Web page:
Misery Loves Company

I didn’t know how common this reaction to a life hardship was until I was feeling it myself. When you go through difficult times, other people sometimes are more willing to open up about their hard times. Sometimes, those talks can help both people heal a little more.

I’ve talked to SO MANY people going through challenging times over the past couple years. Divorce and broken families are the most common. But sometimes people died. Sometimes people’s children were suffering in extreme and unimaginable ways.

The theme is often the same, and it’s the EXACT same thing I said after my wife left and I eventually learned about her new relationship:

“I don’t want to die. But I kind of don’t care if I do. Because at least then I won’t feel like this anymore.”

My friend texted me about yesterday’s suicide. She was shocked and devastated to lose someone she talked to and worked with every day. She was asking so many questions.

“I keep thinking… ‘What if Matt had done that?’,” she said, drawing parallels between how her now-departed friend was feeling relative to how I was feeling 18 months ago.

I remember driving by the hospital where my wife met the other guy. Sometimes, I had to drive by on my way to the office. Tears fell more often than I care to admit. My insides twisted. And I couldn’t escape.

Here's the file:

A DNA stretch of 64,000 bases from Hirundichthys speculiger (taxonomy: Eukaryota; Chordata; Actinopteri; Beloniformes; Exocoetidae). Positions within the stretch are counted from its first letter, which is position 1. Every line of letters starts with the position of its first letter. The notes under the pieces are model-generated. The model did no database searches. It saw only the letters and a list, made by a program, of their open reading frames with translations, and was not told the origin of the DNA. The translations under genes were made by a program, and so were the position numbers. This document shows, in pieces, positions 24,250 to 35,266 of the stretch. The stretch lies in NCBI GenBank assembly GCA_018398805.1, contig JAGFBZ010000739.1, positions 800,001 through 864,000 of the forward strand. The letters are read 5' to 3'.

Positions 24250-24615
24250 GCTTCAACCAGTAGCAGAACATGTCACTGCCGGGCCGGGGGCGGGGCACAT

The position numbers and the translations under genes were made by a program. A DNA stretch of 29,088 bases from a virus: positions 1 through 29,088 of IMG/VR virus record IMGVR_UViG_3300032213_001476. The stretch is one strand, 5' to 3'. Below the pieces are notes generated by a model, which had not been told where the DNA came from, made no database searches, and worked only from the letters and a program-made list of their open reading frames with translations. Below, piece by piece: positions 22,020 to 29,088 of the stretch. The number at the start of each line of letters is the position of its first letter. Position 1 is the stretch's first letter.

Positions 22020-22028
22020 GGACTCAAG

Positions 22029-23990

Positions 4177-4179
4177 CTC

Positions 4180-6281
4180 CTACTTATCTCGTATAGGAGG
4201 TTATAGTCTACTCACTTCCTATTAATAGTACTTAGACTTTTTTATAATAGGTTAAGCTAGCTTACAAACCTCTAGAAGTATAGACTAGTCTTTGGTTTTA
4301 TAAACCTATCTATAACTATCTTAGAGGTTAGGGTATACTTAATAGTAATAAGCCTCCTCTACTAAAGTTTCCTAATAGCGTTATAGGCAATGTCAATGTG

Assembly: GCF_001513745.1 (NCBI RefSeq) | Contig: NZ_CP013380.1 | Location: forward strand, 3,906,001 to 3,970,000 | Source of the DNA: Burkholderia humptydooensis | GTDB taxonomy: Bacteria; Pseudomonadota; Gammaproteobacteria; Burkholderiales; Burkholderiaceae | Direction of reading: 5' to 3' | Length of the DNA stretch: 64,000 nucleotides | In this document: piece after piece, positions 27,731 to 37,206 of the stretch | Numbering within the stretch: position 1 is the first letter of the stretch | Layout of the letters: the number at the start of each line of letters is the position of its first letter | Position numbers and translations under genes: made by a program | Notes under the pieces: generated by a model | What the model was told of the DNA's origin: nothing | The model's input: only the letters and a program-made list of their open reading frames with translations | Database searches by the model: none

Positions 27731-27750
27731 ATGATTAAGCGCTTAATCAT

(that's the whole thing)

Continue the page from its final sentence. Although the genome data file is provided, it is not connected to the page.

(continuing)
And I’d think: Would it really be so bad if I just went head-on into that massive concrete Interstate pillar? Do I really care whether I wake up tomorrow?

It’s the closest to suicidal I’d ever been and ever hope to be. It’s scary to understand that. I spent my entire life not understanding how someone could ever want to kill themselves, and I’m confident in reporting that it’s infinitely better when you’re too innocent, happy and ignorant to understand it.

The truth is, I didn’t want to die. But I felt like I’d exceeded my pain threshold. And all I wanted to do was make it go away. I couldn’t function in any area of life, making the entire exercise seem somewhat moot.

Just. Shut. It. Off.

The Sun Will Rise

“Why does one person shoot himself and the other start a blog?,” she said.

“I don’t know,” I said.

“I know why. It’s what they know. He grew up in the slums. He knows violence. Guns. A lot of gun death.

“You know words.

“We do what we know.”

Why did that man kill himself when I wouldn’t?

Is it because I don’t know gun violence? Maybe. But I don’t think so. I don’t know.

But I do know some things.

I know life is precious.

I know good conquers evil.

I know happy is better than sad.

I know happy is good.

I know perspective matters.

I know there are billions of people who would gladly trade lives with me right this second if they could because they believe I have it so good.

I know we have purpose and it’s our job to seek it.

I know I love. Deeply. My son. Life. You.

I know every day I wake up could be the best day of my life, and sooner or later, that day is going to come, and I choose to look forward to it.

I know I have a choice: Despair. Or, hope.

And I choose courage. I choose love. I choose hope.

That’s why I’m still breathing.

That’s why I started writing.

And that’s why I’ll keep trying to do both for as long as I possibly can.

We do what we know.

So, know it: The sun will rise tomorrow. Everything’s going to be okay.

Without the low, there ain’t a high.